This test assesses nonverbal fluency of a subject, which is an indirect measure of cognitive flexibility. RFT consists of 40 boxes having five dots each on a sheet of paper. Objective was to draw dissimilar/ unique pattern in these boxes by joining the five dots. Scoring was done by considering total time taken by subject in seconds and number of total dissimilar patterns including unique rotations (considered to be the hall mark in strategic approach) drawn. Number of repeated designs was counted as preservations errors and these yielded a negative score. Net total number of dissimilar patterns drawn was finally computed by subtracting number of preservations from dissimilar patterns.
Data collected was analyzed using SPSS version 20. Gaussian fit of data was checked using Lilliefors corrected Kolmogorov-Smirnov Test. Test-retest reliability analysis of gaming questionnaire was done using Pearson’s correlation. Group-wise descriptive statistics of gaming behavior was expressed as Median (Interquartile range) and of cognitive function test scores as Mean±standard deviation (SD). Intergroup statistical comparisons were done using MannWhitney U test. A value of p<0.05 was considered significant for all tests.
There was no statistical difference in mean age of action (18.82±0.90 years) and puzzle video-gamers (19.12±1.08 years). Gender-wise distribution of subjects in AVG (M:F=41:9) and PVG (M:F=24:26) was significantly different x2=12.70, p<0.001. Testretest reliability analysis of gaming questionnaire was acceptable (r=0.76).
Descriptive statistics of gaming behavior of all subjects in two study groups is given in Table I. There was a significant difference (p<0.001) between two study groups for both, the age at which subjects started playing digital video-games and number of years since they were playing them. (Table I).
Cognitive Function Test
Descriptive statistics of cognitive function tests of all subjects is given in Table II. There was a statistically significant difference in two study groups for mean LCT time, number of omissions and commissions (p<0.05) as well as, for the accuracy percentage (p<0.01). Statistically significant difference (p<0.05) in mean TMT-A scores of subjects in the two study groups was also seen. There was a significant difference (p<0.001) between the subjects within same study group for mean TMT-A and TMT-B response times. This difference was observed in both AVG as well as, PVG. There was a significant difference (p<0.05) in mean net number of dissimilar patterns drawn by action and puzzle video-gamers (Table II).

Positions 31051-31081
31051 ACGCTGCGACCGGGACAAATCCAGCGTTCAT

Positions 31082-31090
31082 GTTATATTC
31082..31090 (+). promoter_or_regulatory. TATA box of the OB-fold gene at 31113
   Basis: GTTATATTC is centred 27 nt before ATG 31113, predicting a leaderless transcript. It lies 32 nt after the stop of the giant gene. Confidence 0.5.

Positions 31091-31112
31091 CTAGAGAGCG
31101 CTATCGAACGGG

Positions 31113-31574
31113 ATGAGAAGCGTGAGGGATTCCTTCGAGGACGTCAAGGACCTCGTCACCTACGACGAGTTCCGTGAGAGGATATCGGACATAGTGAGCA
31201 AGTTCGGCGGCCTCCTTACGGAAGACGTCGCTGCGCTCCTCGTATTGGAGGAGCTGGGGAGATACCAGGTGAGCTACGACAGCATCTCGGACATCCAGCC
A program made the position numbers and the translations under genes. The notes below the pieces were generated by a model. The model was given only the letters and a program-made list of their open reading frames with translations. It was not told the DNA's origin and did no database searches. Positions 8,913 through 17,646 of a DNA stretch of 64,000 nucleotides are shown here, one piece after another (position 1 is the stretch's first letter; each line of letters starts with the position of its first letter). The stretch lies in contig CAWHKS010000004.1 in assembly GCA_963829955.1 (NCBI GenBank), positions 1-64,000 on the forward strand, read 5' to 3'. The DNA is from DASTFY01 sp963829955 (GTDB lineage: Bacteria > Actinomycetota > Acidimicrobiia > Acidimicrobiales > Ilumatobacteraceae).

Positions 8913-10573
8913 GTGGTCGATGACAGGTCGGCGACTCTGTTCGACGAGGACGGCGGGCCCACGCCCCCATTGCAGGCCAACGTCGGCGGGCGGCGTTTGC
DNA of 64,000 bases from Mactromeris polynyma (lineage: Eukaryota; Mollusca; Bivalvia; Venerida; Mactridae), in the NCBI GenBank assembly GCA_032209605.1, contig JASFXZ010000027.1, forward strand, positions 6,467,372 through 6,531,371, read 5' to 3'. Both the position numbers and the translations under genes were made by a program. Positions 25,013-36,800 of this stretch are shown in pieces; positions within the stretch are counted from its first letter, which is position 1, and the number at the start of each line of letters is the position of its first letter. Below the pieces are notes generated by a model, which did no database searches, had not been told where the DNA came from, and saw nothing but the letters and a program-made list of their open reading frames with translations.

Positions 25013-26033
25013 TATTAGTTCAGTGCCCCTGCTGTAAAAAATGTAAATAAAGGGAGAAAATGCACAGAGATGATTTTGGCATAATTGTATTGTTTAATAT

Primary objective of our study was to assess and compare the influence of playing action or puzzle video-games on response speed, sustained attention and executive functions of young adults. As there are myriad sub-genres in both AVG and PVG, those subjects who played either, FPS action-games or physics-based puzzle games were recruited in respective groups. To ensure further homogeneity within a study group itself, gamers with intermediate or expert skill levels were only included.
There was a significant difference in gender distribution of two groups, with males far outnumbering females in playing AVG. However, PVG group had almost equal number of male and female players. This observed, uneven gender distribution between the study groups is in conformity with previous works and seems to simply reflect a universally well-known effect in which, males have been found to be inherently more interested in playing action video-games. Females on the other hand have been found to mostly opt for non-action, intellectual, creative or fantasy games (19).